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Council considers replacing Every Child A Musician scheme

PUBLISHED: 12:00 28 December 2018

The council is considering changes to the Every Child programme, which costs £2.5 million a year. Picture: Andrew Baker

The council is considering changes to the Every Child programme, which costs £2.5 million a year. Picture: Andrew Baker

Andrew Baker

Newham Council is considering scrapping the Every Child programme.

The programme provides theatre trips, chess classes, music lessons and sports to children across Newham.

The council spends £2.5 million a year on the programme, with 90 per cent going towards Every Child A Musician.

But due to cuts to funding, which will see the council work with £26.9m less in 2019/20 compared to 2016/17, it’s looking to find savings.

The council also delivers the Eat for Free programme, which sees every primary school child in Newham receive a hot lunch.

According to research and feedback from schools, the Every Child programme isn’t delivering the results expected when more than £2m is spent a year, while the Eat for Free scheme has shown clear improvements in children’s development.

For that reason, the council is considering scrapping the Every Child programme, instead delivering a scheme which adds to school’s current programmes and allows schools to choose the activities they want to receive in line with children’s needs.

Councillor Julianne Marriott, cabinet member for education, said: “We have to balance priorities at a time of extreme cuts to council budgets. We must make sure every pound we spend has the maximum impact and best outcomes for all our young people.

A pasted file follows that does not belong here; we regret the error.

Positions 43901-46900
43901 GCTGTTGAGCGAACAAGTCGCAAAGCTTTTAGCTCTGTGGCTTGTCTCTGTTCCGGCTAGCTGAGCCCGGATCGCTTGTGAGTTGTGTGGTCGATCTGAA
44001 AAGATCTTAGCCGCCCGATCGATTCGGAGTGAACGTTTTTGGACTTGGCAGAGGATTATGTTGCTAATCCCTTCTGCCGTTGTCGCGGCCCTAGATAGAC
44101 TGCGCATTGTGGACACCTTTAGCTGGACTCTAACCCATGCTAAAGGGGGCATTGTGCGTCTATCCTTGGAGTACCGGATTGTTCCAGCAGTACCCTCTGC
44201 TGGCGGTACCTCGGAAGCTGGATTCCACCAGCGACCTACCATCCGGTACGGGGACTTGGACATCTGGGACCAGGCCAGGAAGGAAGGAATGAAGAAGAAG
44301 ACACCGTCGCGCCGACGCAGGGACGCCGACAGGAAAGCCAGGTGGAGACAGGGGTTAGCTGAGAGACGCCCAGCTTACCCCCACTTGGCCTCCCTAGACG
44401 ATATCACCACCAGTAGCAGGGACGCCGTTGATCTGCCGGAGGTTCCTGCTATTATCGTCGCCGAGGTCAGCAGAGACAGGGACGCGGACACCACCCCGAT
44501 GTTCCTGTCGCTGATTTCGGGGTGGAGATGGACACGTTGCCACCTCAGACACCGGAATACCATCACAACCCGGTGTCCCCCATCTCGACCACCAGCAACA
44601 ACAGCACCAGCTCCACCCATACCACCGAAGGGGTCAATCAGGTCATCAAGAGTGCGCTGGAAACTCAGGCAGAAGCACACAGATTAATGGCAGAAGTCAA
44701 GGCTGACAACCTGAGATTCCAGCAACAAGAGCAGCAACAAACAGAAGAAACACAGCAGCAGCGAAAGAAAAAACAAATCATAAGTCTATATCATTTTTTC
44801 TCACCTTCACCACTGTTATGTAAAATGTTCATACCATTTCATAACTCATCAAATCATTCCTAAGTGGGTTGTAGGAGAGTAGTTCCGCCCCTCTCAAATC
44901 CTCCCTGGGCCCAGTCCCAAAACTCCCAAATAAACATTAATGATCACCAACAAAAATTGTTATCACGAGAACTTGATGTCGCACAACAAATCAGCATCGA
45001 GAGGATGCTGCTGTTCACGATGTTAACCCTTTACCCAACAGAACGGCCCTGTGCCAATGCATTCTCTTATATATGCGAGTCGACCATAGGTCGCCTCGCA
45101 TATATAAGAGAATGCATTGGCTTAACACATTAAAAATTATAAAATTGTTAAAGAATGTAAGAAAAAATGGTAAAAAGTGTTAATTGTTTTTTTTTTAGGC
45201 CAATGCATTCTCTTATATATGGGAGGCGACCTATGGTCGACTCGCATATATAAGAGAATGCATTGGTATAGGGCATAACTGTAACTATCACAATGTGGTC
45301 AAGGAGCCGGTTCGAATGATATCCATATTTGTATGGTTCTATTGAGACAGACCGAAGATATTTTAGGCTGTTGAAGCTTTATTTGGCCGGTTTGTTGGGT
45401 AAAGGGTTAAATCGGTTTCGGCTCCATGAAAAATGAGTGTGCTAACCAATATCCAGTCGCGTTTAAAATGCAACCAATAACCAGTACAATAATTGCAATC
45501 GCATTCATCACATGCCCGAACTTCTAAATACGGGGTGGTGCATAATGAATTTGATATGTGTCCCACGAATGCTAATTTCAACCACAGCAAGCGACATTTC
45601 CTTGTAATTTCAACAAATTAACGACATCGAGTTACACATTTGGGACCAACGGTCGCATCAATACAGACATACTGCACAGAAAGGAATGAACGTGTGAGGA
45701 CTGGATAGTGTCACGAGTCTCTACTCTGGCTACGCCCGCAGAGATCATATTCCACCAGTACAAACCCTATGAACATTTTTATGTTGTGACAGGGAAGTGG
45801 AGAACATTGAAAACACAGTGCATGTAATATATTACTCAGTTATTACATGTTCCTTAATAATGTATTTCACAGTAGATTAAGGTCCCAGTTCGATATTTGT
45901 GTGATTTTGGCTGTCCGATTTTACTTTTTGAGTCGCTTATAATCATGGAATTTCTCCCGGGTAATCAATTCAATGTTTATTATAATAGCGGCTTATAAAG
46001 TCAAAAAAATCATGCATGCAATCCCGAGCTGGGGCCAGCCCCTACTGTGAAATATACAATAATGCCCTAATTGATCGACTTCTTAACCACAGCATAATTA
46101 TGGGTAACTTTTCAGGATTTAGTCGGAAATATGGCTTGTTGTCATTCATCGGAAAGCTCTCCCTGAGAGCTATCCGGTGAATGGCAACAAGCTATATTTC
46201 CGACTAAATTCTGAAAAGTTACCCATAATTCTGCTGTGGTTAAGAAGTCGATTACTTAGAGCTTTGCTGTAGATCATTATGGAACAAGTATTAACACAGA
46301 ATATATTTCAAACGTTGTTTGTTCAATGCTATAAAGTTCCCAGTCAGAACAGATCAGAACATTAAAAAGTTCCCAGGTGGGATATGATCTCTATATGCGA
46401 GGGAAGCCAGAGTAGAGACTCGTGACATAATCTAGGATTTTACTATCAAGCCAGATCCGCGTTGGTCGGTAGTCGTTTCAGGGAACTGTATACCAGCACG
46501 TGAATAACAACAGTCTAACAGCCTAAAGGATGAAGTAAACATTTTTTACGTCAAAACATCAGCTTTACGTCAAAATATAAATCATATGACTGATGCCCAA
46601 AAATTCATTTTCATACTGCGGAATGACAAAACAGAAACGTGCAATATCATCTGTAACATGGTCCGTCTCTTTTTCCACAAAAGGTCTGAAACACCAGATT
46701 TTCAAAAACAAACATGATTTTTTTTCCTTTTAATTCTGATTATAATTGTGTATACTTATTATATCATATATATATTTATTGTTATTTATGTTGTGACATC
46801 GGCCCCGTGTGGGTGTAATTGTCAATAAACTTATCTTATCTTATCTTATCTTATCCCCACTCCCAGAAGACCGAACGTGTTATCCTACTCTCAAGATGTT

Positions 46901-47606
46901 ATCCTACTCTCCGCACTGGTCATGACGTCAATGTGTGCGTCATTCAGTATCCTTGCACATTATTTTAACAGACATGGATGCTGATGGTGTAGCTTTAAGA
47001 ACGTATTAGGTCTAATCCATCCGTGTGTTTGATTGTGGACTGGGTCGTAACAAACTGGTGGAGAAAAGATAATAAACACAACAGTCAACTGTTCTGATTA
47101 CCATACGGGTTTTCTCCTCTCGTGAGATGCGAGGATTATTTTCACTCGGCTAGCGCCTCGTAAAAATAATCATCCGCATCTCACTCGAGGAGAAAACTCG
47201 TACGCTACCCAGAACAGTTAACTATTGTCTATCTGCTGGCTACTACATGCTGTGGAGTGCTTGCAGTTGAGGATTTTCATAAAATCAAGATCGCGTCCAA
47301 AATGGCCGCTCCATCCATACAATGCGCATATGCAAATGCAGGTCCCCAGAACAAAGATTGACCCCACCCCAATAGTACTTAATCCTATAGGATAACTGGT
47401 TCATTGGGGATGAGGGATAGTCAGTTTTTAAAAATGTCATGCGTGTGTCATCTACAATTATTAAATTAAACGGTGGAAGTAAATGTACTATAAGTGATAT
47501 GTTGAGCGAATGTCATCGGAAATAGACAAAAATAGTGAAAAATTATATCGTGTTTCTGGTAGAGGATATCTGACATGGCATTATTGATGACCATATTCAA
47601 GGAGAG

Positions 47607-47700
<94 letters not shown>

“There is more evidence that a universal offer of a free hot meal has a huge impact of children’s learning, physical health as well as tackling poverty. There isn’t the same evidence base for ECaM.”

Every Child A Musician provides free music provision in primary schools, reaching 12,500 pupils and allowing every Year 6 pupil to receive a free musical instrument. The scheme, which has been running since 2010 and was the brainchild of former mayor, Robin Wales, sees Years 5 and 6 taught in tuition groups of roughly five, while Years 3 and 4 are taught as whole classes.

The council is now launching a five-week consultation on its proposal, to invite parents, teachers, young people and school governors to share their views.

Councillor Marriott added: “This consultation is a real opportunity for our schools, young people, parents and education professionals to shape what our new cultural offer is so that it really meets the needs of our children and young people.”

To add a response to the consultation, click here. It will be open until January 20.

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